As part of our journey to understand the background of CEI we asked Mr. Schimfpp why CEI was founded at that exact time: “The above background activities in the USA were happening. Also Ed and I were involved with the planning and the conducting of first Earth Day celebrations in the Chicagoland area. Also Arjen Wals, Joke Wals son, was 26 years old and had his family’s background in caring about the environment in Europe. He also saw that CEI should be a place where teachers and students would participate as equals. This ‘Participation as equals’ idea was revolutionary at the time, because in Europe the teacher was highly respected as was not an equal of a student. But Arjen thought that concerns about the environment were ‘Equal for all’. So his mom and dad hosted the first CEEI Conference in The Hag, Netherlands. This is where the successful formula of the current mix of CEI conference activities was pioneered. Arjen’s father, Harry Wals, was in charge of Parks and the Environment for The Hag and he was also the first Chairman of the EU’s Committee on the Environment. So he used his extensive resources to invite countries to send delegations and to host conference activities. Harry also was developing and presented the first Blue Flag for a clean beach was awarded during our first conference. Also he had pioneered the first Farm in A City program. He also supported community and school site gardens. So the CEI Conference activities gave the host country an opportunity to show case what it had been doing to empower it citizens to connect with the environmental base of which the society exists and how teens can help in the connecting process. I guess it was just a pure coincidence that Ed had the luck of having Arjen assigned to him as a foreign exchange student teacher and they shared prep and lunch periods where they talked about common interests. Ed had been operating his nationally recognized Oak Park Pollution Control Center out of Oak Park River Forest High School where he taught for many years prior to the initial meeting to form the meeting about forming a group that would be called Caretakers of the Environment International. The Pollution Control Center had it’s own phone line where community residents could call it with many types of requests. Students were assigned to answer the phones and the callers’ questions during the school day. They also attended many different community meetings regarding all types of pollution issues and topics in their community and elsewhere in the region. So with the above combined experiences and knowing the power of empowered teens, the global program began it successful almost 30 year program.”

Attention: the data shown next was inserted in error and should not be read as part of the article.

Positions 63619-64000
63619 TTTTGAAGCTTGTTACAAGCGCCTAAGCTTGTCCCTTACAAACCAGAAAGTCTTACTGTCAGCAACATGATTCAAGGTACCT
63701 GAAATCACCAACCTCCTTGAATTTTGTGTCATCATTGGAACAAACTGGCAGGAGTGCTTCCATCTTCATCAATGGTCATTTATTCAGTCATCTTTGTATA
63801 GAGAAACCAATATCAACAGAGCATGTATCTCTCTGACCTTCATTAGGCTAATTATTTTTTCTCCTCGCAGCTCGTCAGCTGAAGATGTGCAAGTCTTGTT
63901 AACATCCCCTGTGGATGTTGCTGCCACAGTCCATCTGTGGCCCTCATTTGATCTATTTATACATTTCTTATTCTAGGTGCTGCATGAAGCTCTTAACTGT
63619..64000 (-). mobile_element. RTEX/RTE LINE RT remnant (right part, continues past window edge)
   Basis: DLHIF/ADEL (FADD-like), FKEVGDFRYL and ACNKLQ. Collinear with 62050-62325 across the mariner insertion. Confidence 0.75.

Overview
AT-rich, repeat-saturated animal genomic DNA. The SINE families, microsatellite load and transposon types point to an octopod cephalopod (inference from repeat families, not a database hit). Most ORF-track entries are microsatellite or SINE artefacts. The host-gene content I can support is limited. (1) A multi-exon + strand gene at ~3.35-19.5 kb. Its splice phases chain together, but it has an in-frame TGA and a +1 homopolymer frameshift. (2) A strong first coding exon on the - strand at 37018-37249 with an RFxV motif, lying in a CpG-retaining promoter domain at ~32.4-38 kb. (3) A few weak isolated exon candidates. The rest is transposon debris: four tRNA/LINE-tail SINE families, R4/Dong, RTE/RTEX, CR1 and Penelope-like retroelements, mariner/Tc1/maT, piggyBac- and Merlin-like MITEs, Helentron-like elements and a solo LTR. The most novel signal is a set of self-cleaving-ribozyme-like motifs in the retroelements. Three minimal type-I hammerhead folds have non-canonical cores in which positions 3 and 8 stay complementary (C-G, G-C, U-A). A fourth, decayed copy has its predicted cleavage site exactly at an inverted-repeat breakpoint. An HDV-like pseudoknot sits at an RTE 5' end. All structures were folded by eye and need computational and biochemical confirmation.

With a combination of skilled teachers and leaders (and a small portion of great luck, referring to the meeting of Ed Radatz and Arjen Wals) CEI was founded. Speaking as an active Caretaker I believe that many, many students and teachers across the world are thankful that this handful of people came together and created the CEI concept we know today, since it has been a source to wonderful learning experiences throughout the years. Next week we will continue our interview with Mr. Schimpff. We will ask him about the development of CEI through the years and talk about his personal experiences with the conferences.

Breathing Buildings by Frederikke Ulnits